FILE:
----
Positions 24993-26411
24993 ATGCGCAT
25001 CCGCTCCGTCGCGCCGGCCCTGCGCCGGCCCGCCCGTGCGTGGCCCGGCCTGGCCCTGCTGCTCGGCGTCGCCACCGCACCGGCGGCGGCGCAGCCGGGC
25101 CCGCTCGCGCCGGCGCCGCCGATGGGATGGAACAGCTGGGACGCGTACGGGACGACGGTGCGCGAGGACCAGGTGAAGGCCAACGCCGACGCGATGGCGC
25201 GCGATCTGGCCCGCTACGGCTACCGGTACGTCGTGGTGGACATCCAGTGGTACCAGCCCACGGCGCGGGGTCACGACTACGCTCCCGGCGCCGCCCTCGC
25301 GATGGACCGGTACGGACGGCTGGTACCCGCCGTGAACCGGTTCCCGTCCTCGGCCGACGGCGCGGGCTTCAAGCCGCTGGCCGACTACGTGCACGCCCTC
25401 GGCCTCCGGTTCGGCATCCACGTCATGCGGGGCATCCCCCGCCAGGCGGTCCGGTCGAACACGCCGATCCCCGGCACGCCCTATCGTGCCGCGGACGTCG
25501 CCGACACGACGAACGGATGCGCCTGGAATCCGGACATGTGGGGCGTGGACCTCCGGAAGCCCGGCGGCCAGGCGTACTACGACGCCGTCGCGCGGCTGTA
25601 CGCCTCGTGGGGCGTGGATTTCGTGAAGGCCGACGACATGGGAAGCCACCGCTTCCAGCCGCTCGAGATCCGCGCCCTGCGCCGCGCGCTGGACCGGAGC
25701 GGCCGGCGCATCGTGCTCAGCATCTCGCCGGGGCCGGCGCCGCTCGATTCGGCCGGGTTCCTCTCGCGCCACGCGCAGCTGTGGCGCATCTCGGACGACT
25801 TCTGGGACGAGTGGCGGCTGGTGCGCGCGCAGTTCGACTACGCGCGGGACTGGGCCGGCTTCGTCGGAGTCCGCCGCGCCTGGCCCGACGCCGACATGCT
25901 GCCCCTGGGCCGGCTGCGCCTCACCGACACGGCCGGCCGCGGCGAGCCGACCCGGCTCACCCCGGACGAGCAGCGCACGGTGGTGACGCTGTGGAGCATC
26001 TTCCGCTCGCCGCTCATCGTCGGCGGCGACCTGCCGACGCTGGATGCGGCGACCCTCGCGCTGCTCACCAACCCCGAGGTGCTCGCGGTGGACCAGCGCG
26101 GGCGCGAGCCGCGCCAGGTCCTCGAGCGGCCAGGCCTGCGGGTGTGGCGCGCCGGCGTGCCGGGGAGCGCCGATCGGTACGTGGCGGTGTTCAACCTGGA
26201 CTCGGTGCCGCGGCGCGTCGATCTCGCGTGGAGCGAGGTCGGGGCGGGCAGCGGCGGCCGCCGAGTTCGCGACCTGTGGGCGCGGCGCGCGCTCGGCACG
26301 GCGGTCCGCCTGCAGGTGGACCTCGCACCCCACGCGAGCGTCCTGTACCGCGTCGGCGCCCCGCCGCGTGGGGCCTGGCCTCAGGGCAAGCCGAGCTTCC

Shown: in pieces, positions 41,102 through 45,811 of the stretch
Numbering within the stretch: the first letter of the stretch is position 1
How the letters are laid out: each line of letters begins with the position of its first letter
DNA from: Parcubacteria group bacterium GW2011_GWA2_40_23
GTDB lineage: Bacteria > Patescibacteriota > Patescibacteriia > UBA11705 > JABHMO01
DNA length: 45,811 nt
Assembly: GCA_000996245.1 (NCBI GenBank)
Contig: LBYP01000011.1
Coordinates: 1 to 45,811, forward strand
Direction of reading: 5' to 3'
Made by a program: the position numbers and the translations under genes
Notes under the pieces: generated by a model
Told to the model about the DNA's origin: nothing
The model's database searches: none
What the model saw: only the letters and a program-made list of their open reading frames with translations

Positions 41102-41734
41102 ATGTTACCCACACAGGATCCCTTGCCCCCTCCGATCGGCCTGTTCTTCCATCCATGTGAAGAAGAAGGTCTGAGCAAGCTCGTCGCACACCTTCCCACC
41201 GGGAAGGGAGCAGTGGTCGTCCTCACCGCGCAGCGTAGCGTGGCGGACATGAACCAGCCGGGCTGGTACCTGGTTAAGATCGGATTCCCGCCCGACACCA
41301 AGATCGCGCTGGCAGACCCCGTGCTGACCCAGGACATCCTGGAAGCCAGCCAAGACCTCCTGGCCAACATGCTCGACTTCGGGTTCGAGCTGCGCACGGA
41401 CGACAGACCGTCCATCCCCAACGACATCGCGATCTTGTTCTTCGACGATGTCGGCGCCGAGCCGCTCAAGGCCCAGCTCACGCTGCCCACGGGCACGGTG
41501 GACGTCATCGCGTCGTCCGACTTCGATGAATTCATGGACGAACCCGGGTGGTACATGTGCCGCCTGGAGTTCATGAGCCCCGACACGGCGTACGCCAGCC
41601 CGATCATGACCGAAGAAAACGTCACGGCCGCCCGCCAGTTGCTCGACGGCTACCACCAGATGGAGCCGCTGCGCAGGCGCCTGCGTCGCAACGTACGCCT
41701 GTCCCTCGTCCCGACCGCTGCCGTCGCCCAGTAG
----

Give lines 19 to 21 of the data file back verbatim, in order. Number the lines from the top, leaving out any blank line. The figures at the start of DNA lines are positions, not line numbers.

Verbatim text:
How the letters are laid out: each line of letters begins with the position of its first letter
DNA from: Parcubacteria group bacterium GW2011_GWA2_40_23
GTDB lineage: Bacteria > Patescibacteriota > Patescibacteriia > UBA11705 > JABHMO01